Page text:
Ever wonder what running the The San Francisco Marathon course is like? Let writer and runner Erin Mara, along with the SFM staff, take you through the experience of running the The San Francisco Marathon mile-by-mile. Get a sneak peak, then get registered and get training!


Mile 10 is the last stretch of the Golden Gate Bridge. The city of San Francisco and Baker Beach beckon in the distance, and the course’s longest downhill  awaits, but runners should enjoy their last strides on San Francisco’s most famous landmark. Runners may notice their pace quicken, as the start of this mile begins with a decline as runners make their way off the bridge. Just after exiting the Golden Gate bridge directly onto the path that hugs the cliffs of the entrance to the bay is one of the best selfie spots on the course, with the bridge directly behind. If runners look ahead of they can see views of historic Sea Cliff and Baker Beach.

Giant eucalyptus and cypress trees tower above to the left. Eucalyptus, cypress and pine forests were planted in the Presidio by the U.S. Army in the 1880s when the region served as a military post for nearly 150 years. The Army transformed the Presidio grounds from windswept dunes to a lush military post in order to create relief from battering winds, to distinguish the post from the city that was growing around it, and to make the post seem more imposing.

Dropping down to the right are rugged coastal cliffs, and waves crash onto Baker Beach in the distance. This entire mile features spectacular ocean views, and — even better — the beginning of a major downgrade. Racers are known to say that coasting down this long and steady hill is the best feeling of all 26 miles.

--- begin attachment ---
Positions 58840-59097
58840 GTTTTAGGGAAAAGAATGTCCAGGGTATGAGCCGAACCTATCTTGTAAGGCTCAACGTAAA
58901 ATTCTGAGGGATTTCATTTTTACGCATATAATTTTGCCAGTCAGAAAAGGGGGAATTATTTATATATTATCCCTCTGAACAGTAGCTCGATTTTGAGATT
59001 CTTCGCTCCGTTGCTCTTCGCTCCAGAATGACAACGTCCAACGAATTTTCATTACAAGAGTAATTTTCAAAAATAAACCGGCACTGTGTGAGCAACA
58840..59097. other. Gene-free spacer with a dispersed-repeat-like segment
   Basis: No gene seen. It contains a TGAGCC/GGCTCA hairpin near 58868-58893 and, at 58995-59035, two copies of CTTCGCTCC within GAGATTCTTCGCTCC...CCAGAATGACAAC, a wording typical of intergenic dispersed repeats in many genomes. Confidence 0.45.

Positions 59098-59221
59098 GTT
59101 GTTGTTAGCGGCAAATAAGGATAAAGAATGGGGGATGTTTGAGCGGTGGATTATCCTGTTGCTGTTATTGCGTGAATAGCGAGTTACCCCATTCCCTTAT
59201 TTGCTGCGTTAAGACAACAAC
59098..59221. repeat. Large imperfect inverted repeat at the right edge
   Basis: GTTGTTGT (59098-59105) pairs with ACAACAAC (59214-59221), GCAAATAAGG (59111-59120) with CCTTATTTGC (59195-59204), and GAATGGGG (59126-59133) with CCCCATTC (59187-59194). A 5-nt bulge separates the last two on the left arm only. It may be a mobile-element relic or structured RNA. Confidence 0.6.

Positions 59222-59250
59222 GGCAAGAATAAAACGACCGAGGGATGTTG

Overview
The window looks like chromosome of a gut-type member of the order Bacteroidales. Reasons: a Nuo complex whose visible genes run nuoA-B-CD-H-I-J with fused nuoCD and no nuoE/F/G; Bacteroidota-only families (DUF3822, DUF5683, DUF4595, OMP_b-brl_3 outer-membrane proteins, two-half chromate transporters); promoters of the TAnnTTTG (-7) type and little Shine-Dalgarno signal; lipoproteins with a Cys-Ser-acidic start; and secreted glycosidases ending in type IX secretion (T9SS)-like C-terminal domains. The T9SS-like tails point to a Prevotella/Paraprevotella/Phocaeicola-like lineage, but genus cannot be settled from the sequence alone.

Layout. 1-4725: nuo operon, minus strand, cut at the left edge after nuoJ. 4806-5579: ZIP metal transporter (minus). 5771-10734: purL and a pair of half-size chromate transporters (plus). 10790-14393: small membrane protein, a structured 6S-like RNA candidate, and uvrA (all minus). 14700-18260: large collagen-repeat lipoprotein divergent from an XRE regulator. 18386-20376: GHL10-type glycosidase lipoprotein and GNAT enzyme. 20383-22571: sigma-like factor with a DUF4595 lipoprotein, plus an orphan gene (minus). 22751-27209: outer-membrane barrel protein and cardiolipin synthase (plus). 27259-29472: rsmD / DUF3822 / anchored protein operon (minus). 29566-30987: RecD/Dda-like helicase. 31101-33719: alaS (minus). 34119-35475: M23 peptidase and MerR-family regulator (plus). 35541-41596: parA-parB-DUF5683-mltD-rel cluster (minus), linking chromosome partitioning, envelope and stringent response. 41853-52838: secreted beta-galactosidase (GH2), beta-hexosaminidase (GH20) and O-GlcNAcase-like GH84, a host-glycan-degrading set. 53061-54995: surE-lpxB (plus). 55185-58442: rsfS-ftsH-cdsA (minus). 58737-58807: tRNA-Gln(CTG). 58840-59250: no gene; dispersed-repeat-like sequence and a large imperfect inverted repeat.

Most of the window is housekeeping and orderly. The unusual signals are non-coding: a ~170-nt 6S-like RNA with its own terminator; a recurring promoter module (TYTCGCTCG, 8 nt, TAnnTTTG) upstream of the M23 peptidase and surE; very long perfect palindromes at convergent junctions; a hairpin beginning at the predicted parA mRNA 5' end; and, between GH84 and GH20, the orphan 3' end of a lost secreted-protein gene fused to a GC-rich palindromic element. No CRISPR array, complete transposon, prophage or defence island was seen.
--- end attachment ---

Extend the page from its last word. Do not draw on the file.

Runners pass the Pacific Overlook on their right, one of the Presidio’s eight scenic overlooks. The viewpoint, built in 2012, boasts expansive views of the Pacific Ocean, from Land’s End to the Golden Gate Bridge. The overlook preserves a willow grove just below the plaza and uses reclaimed cypress wood from the Presidio’s reforestation project for rustic wooden benches.

In the distance looking west, just offshore, runners can see the Mile Rocks Light, an unusual-looking lighthouse with a flat top and red painted rings, built on a rock. It was on this rock that the passenger steamship, City of Rio de Janeiro, wrecked in 1901. One hundred and twenty eight people of 209 aboard lost their lives when the ship sink in under eight minutes. Thankfully, today ships have the lighthouse to guide them and runners won’t need to test the waters below.

Water stop 4 awaits at the end of Mile 10.